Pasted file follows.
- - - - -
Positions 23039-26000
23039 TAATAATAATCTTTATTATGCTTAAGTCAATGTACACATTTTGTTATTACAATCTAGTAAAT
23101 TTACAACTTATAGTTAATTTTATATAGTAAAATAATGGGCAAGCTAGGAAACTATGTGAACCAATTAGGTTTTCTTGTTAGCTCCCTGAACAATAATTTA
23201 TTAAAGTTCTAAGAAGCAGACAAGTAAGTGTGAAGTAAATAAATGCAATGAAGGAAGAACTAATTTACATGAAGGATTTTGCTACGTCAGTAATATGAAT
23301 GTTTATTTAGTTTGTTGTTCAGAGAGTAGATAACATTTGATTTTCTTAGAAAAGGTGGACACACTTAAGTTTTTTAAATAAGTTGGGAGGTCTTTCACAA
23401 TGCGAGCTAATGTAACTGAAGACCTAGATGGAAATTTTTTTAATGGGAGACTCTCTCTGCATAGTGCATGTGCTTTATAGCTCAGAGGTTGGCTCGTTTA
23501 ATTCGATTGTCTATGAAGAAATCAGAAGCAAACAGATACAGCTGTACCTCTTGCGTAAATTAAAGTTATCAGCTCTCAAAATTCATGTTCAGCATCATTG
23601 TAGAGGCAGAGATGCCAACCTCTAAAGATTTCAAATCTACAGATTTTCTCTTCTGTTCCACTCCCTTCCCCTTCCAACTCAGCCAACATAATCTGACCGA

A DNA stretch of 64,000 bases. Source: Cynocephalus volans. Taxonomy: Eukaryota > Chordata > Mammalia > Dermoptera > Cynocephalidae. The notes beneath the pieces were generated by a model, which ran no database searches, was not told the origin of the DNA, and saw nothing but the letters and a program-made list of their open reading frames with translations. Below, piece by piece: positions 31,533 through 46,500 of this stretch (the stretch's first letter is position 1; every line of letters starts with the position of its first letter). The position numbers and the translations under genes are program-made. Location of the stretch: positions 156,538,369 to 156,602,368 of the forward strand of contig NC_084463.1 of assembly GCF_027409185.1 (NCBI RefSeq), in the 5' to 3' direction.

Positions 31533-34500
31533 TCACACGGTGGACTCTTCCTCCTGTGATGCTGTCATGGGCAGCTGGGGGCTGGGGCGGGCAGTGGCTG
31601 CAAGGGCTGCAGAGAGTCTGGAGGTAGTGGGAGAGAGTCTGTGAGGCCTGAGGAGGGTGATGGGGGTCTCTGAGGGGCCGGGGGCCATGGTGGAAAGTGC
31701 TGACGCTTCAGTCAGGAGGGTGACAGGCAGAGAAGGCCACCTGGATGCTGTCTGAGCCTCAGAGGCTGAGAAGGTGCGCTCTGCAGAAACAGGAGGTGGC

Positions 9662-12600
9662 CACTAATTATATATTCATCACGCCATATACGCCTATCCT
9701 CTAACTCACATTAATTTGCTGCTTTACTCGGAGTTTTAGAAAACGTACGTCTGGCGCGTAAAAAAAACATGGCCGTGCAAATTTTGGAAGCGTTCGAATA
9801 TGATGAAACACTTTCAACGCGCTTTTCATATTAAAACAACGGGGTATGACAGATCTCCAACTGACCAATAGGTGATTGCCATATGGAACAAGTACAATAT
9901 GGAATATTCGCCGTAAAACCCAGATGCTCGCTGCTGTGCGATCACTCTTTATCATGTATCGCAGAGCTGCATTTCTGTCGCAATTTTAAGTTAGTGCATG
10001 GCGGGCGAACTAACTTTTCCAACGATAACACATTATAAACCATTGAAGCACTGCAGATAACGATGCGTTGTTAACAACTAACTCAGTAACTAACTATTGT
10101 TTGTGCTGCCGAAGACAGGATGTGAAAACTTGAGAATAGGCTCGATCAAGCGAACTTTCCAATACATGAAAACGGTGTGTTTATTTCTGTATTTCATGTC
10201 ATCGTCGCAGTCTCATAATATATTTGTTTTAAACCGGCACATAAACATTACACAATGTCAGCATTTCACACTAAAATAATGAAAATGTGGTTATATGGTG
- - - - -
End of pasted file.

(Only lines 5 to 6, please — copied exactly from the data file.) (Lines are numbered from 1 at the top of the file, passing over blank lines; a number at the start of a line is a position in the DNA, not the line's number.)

23301 GTTTATTTAGTTTGTTGTTCAGAGAGTAGATAACATTTGATTTTCTTAGAAAAGGTGGACACACTTAAGTTTTTTAAATAAGTTGGGAGGTCTTTCACAA
23401 TGCGAGCTAATGTAACTGAAGACCTAGATGGAAATTTTTTTAATGGGAGACTCTCTCTGCATAGTGCATGTGCTTTATAGCTCAGAGGTTGGCTCGTTTA